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The ‘three reference point’ effect and the role of political connection in executive compensation : empirical studies on Chinese listed firms.

Gao, Ya (2015) The ‘three reference point’ effect and the role of political connection in executive compensation : empirical studies on Chinese listed firms. Doctoral thesis, University of Surrey.

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Abstract

Agency theory has for some time been the dominant on executive compensation research. Behavioural approaches such as prospect theory, behavioural agency theory and reference point theory (including strategic reference point theory) provide new perspectives for research into executive compensation. For the largest transitional economy of China, the shift from a planned and administration-oriented economy to a market-oriented economy remains an on-going process. As behavioural approaches are derived from the understanding of human decision-making patterns, they are therefore less subject to institutional settings and thus more applicable to understanding executive compensation contracting in China. From a reference point theory perspective, we test a ‘three reference point’ framework for executive compensation contracting: in external reference to peer firms, internally to other executives on board, and in the time dimension referring to top executives’ previous pay. We find that as a superior alternative to agency theory, reference point theory can provide a better explanation for top executive compensation contracting. In our three empirical chapters, we mainly find that: (1) Chinese executive pay levels are externally heavily influenced in their setting by the pay level of executive peer groups; internally by other executives within firms and by the pay level of an individual executive in the previous period. It should also be noted that the loss aversion effect exists in top executive compensation contracting. (2) We test the three reference point effect and use Principal Component Analysis (PCA) to determine the systematic effects of these reference points to empirically test the behavioural determinants of executive pay in China; the three reference points and the systematic effect on top executive compensation are determined to be robust. (3) We document a negative association between top executive pay and a politically-connected board. However, after controlling for the three reference points, this association becomes positive and further strengthens the pay-performance link. We also find that in state-owned and politically connected firms the pay–performance link is the strongest, especially after adjusting for the effect of the three reference points. In private firms that are not politically connected, meanwhile, the pay-for-performance link is weak. Our findings have important policy implications. They highlight the defects of current corporate governance mechanisms, particularly in executive compensation design and monitoring. The current Chinese Corporate Governance Code largely mimics corporate governance practice in the Anglo-American business environment and relies heavily on agency theory; therefore, to a large extent, it does not work in its own context. Our findings identify that in practice, the ‘three reference point’ framework and political connections play very important roles in influencing Chinese executive pay setting, in addition to the link to pay-for-performance and corporate governance mechanisms. It is therefore indicated that the Chinese Government should consider developing policies and regulations in addition to its Corporate Governance Code in order to effectively control the problems of the departure of executive compensation from firm performance.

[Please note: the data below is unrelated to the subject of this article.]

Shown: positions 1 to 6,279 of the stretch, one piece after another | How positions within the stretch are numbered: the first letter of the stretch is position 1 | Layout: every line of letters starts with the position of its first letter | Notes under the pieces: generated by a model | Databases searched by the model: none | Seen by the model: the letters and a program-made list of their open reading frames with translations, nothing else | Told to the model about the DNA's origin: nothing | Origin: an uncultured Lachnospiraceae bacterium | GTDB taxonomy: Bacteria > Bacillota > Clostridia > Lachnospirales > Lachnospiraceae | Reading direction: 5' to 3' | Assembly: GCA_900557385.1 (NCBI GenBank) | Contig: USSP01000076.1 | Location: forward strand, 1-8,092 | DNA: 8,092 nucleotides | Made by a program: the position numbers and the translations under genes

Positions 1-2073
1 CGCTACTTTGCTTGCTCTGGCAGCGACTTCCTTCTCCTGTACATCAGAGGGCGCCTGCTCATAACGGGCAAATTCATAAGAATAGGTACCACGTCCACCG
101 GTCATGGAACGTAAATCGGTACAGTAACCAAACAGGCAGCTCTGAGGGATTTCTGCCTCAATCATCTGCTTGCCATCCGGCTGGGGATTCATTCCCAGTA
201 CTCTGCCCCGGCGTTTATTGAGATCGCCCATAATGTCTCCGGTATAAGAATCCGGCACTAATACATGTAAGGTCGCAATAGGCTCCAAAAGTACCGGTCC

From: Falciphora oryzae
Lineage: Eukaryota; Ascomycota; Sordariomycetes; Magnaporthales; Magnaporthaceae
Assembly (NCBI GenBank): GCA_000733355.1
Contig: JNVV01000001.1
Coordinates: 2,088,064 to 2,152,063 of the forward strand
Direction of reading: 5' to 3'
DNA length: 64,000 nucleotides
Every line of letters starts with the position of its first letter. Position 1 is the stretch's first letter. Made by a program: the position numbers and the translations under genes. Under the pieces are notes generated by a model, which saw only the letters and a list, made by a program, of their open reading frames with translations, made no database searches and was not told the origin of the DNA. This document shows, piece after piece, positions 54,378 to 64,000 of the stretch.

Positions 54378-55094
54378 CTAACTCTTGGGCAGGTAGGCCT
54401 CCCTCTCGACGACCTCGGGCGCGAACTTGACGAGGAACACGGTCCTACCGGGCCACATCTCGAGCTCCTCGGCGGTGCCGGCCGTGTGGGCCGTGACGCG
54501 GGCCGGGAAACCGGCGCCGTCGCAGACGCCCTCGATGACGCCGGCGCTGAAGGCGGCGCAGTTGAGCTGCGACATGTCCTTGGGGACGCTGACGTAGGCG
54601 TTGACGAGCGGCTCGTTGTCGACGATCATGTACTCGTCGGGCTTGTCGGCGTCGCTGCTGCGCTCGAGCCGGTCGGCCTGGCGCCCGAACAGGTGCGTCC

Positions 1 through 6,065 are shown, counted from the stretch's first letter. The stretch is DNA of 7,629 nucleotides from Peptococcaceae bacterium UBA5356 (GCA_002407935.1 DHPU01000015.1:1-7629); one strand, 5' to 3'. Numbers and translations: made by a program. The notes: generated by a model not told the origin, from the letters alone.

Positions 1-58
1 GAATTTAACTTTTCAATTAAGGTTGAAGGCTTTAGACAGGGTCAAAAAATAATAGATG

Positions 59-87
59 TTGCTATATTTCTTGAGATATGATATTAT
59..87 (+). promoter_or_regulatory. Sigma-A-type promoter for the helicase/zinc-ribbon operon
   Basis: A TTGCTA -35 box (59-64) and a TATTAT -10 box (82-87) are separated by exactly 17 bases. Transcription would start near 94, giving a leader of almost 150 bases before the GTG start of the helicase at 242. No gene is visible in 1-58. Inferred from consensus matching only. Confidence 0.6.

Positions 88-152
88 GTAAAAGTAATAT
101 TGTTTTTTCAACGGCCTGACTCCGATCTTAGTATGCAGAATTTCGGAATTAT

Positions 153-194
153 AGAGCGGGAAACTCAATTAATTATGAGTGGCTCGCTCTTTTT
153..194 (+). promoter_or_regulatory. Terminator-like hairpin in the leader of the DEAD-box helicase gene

Item Type: Thesis (Doctoral)
Divisions : Theses
Authors :
AuthorsEmailORCID
Gao, Yagaoyasmile@gmail.comUNSPECIFIED
Date : 30 June 2015
Funders : Self-funded
Contributors :
ContributionNameEmailORCID
Thesis supervisorChen, Jeanj.chen@soton.ac.ukUNSPECIFIED
Thesis supervisorLi, Gangg.li@surrey.ac.ukUNSPECIFIED
Depositing User : Ya Gao
Date Deposited : 07 Jul 2015 09:16
Last Modified : 07 Jul 2015 09:16
URI: http://epubs.surrey.ac.uk/id/eprint/807886

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